Yesterday, I collected adult damselflies at a vernal pond. Because of a lack of rain, this pond was only a few inches deep and will probably be dry within the week. The animals that still have not metamorphosed were all concentrated in the small puddle left in the bottom of the basin. Lestes damselflies, Ambystoma salamanders, Dytiscus beetles, Rana and Hyla tadpoles, Corixus waterboatmen, and Notonecta backswimmers all teemed in this ever-shrinking pond.
When the pond dries, most of these animals will die. Only the waterboatmen and backswimmers escape, because they can fly away. The rest will be left to dehydrate on the cracking mud.
One’s first instinct may be to rescue these organisms by filling the pond back with water – get a fire truck and dump in 10,000 gallons of water so they don’t have to die. There’s only one problem with that solution. Doing so over and over every year this pond would dry would mean that this was not a vernal pond anymore. Consequently, the species in this pond would eventually go extinct in this pond, because the ecology of the pond would be fundamentally altered. These species all have life histories that are best adapted to living in this ephemeral environment, and a consequence of this is that in some years, many individuals die because of pond drying. If the pond is prevented from drying, a new set of species would be able to invade and outcompete these species.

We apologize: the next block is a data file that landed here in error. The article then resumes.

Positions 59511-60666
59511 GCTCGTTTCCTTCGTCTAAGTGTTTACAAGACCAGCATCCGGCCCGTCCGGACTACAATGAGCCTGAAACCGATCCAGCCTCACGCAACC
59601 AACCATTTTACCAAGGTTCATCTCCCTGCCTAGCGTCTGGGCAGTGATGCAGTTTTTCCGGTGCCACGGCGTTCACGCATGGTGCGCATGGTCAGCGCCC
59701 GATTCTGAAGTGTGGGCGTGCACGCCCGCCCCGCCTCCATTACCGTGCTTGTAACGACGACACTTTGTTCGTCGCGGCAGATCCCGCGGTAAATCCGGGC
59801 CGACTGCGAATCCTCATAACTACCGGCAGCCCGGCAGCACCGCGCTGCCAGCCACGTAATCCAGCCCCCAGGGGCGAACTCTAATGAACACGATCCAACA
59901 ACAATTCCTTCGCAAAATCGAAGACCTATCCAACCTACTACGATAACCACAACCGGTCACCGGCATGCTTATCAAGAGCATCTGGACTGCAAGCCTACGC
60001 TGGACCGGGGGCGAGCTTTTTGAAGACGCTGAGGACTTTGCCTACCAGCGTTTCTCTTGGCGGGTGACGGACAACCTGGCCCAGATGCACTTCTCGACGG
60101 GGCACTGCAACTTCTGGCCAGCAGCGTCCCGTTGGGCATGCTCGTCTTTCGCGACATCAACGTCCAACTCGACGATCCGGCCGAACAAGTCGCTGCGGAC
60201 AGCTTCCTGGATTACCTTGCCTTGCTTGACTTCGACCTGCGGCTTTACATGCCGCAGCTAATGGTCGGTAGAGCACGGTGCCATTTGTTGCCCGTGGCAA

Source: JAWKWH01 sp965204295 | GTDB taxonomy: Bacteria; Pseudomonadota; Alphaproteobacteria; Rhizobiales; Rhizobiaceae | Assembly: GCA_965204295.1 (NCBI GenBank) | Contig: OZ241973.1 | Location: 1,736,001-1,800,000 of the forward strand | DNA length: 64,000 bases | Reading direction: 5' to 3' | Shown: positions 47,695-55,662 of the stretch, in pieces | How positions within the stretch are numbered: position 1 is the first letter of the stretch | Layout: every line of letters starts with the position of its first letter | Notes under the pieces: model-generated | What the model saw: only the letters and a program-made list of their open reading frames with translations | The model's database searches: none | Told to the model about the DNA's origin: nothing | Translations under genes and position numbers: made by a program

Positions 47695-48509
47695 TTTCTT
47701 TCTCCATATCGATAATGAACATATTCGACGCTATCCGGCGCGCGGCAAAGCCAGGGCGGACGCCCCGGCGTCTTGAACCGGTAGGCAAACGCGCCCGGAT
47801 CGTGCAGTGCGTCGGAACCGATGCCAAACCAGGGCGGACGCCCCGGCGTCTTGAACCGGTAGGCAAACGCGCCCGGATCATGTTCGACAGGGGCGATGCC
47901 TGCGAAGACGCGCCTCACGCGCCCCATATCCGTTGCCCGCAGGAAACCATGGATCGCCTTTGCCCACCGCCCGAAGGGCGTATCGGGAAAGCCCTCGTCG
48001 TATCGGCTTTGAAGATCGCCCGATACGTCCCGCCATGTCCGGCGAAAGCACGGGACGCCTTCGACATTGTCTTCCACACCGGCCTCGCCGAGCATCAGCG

Thus, by allowing nature to take its course, these species will persist.
Are there lessons to be learned from not always acting on our human nature to want to fix or manage nature?
I think so.